One of the things I love most about Spencer is that he really understands and shares my love for learning, and when I brought up Carl Sagan’s “Pale Blue Dot,” he knew exactly what we were talking about. On the hike to Mürren, we talked all about the scope universe, astrophysics, and God.

But our deep conversations about the meaning of life were interrupted by the sound of cow bells. Though they started out faint, eventually, as we kept walking, they grew louder and louder - until a large herd of cows emerged as we turned a corner. They were clearly on their way to dinner, walking with a purpose as a group towards what seemed to them to be a delicious patch of grass - right in the middle of the path we were on.

I had recently read a passage in a book by Bill Bryson, in which he talks about how English hikers were getting killed by stampeding cows. Though it was a funny read when I received the book at Christmas, and read it aloud, tears in my eyes, to my family around the Christmas tree…. now we were faced with a similar situation. I laughed, nervously, thinking to myself, “The mountains aren’t going to kill me. It’s going to be these damn cows!”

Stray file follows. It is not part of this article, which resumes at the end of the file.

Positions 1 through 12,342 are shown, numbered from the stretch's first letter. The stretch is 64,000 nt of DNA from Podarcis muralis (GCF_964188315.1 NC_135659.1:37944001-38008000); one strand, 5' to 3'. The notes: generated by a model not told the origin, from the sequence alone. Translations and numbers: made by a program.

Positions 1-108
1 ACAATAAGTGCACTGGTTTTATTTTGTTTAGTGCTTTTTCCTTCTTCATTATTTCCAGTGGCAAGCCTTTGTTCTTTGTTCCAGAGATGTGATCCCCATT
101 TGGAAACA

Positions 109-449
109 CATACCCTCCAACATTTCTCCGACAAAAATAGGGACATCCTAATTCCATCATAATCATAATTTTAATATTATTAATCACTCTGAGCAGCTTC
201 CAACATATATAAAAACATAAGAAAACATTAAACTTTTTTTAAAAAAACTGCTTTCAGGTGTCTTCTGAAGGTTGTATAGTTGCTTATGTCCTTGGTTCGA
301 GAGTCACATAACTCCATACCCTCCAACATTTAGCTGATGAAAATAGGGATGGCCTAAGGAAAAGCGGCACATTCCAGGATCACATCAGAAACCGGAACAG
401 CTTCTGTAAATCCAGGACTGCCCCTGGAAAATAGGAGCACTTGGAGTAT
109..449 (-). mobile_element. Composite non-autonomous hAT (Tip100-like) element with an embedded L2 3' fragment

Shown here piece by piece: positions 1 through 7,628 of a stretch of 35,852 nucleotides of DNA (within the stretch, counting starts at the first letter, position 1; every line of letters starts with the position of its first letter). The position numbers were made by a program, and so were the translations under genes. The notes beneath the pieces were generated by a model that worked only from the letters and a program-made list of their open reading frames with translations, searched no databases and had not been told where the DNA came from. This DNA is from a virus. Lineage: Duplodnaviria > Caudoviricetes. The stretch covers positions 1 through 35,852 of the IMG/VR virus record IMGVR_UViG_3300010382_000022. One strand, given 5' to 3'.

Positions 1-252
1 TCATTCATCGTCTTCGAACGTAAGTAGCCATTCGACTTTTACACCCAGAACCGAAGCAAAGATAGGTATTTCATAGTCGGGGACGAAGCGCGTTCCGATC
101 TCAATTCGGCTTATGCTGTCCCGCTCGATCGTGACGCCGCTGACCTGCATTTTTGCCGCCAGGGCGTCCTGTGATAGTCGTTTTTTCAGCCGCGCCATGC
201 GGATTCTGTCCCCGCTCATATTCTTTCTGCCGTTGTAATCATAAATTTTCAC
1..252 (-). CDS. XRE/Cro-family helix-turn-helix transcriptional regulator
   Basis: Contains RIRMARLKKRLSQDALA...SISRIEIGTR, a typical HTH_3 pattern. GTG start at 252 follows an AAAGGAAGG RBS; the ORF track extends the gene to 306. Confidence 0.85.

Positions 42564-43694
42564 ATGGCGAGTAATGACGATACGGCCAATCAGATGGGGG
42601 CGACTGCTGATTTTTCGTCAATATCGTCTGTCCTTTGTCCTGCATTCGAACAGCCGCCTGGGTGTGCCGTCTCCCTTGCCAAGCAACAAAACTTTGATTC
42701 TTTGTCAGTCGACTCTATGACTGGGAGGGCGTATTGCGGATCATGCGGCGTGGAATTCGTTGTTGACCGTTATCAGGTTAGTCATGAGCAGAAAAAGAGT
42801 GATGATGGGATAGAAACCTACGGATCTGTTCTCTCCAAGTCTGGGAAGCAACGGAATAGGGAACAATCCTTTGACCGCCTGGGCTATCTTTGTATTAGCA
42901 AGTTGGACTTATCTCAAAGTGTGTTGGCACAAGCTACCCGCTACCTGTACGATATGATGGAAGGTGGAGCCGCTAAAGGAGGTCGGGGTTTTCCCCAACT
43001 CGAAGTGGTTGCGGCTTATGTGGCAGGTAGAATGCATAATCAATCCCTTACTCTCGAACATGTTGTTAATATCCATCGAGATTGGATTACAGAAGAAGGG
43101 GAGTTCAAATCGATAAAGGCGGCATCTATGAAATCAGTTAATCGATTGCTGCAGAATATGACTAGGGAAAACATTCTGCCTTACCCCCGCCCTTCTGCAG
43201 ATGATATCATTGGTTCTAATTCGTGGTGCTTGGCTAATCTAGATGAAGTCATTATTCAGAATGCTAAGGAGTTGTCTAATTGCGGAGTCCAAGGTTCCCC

We had no choice, though, but to keep going. We slowly approached the herd, and started walking between them. I had Spencer’s shirt clutched into my hand as we made our way to the other side. Despite our fears, the cows didn’t even notice us. They just kept chewing away. We hurried to the other side, and bust out laughing as we emerged from what had felt like certain death. Just that day, at lunch, our fellow tour member, Pat, asked us what the craziest thing we’d ever done was. Now, I would answer, “WALKING THROUGH A HERD OF COWS IN LAUTERBRUNNEN!”

Once we got to Mürren, we found a restaurant overlooking the mountain range, and had the most delicious meal we’ve had on this trip - I think it’s arguably the best meal we’ve ever had in Europe!